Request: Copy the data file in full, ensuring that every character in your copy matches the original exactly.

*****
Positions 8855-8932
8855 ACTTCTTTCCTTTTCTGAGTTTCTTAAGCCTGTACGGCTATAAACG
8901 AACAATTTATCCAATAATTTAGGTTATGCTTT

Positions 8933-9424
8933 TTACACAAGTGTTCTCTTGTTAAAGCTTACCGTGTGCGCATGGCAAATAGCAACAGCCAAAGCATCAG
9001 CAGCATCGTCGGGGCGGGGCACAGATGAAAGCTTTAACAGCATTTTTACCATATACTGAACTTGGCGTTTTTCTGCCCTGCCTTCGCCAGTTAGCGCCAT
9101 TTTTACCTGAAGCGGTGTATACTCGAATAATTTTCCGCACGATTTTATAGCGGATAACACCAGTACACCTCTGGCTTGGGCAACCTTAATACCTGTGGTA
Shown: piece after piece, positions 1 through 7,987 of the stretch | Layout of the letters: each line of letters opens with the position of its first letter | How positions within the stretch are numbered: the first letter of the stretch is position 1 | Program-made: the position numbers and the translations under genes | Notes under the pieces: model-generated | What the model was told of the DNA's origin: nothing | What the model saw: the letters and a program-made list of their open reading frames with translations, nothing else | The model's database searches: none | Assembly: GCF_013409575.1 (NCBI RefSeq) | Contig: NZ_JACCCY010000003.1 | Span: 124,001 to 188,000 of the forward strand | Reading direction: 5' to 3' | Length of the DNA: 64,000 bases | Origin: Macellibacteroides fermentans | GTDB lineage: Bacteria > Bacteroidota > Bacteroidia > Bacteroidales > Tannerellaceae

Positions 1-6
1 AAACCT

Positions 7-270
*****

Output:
Positions 8855-8932
8855 ACTTCTTTCCTTTTCTGAGTTTCTTAAGCCTGTACGGCTATAAACG
8901 AACAATTTATCCAATAATTTAGGTTATGCTTT

Positions 8933-9424
8933 TTACACAAGTGTTCTCTTGTTAAAGCTTACCGTGTGCGCATGGCAAATAGCAACAGCCAAAGCATCAG
9001 CAGCATCGTCGGGGCGGGGCACAGATGAAAGCTTTAACAGCATTTTTACCATATACTGAACTTGGCGTTTTTCTGCCCTGCCTTCGCCAGTTAGCGCCAT
9101 TTTTACCTGAAGCGGTGTATACTCGAATAATTTTCCGCACGATTTTATAGCGGATAACACCAGTACACCTCTGGCTTGGGCAACCTTAATACCTGTGGTA
Shown: piece after piece, positions 1 through 7,987 of the stretch | Layout of the letters: each line of letters opens with the position of its first letter | How positions within the stretch are numbered: the first letter of the stretch is position 1 | Program-made: the position numbers and the translations under genes | Notes under the pieces: model-generated | What the model was told of the DNA's origin: nothing | What the model saw: the letters and a program-made list of their open reading frames with translations, nothing else | The model's database searches: none | Assembly: GCF_013409575.1 (NCBI RefSeq) | Contig: NZ_JACCCY010000003.1 | Span: 124,001 to 188,000 of the forward strand | Reading direction: 5' to 3' | Length of the DNA: 64,000 bases | Origin: Macellibacteroides fermentans | GTDB lineage: Bacteria > Bacteroidota > Bacteroidia > Bacteroidales > Tannerellaceae

Positions 1-6
1 AAACCT

Positions 7-270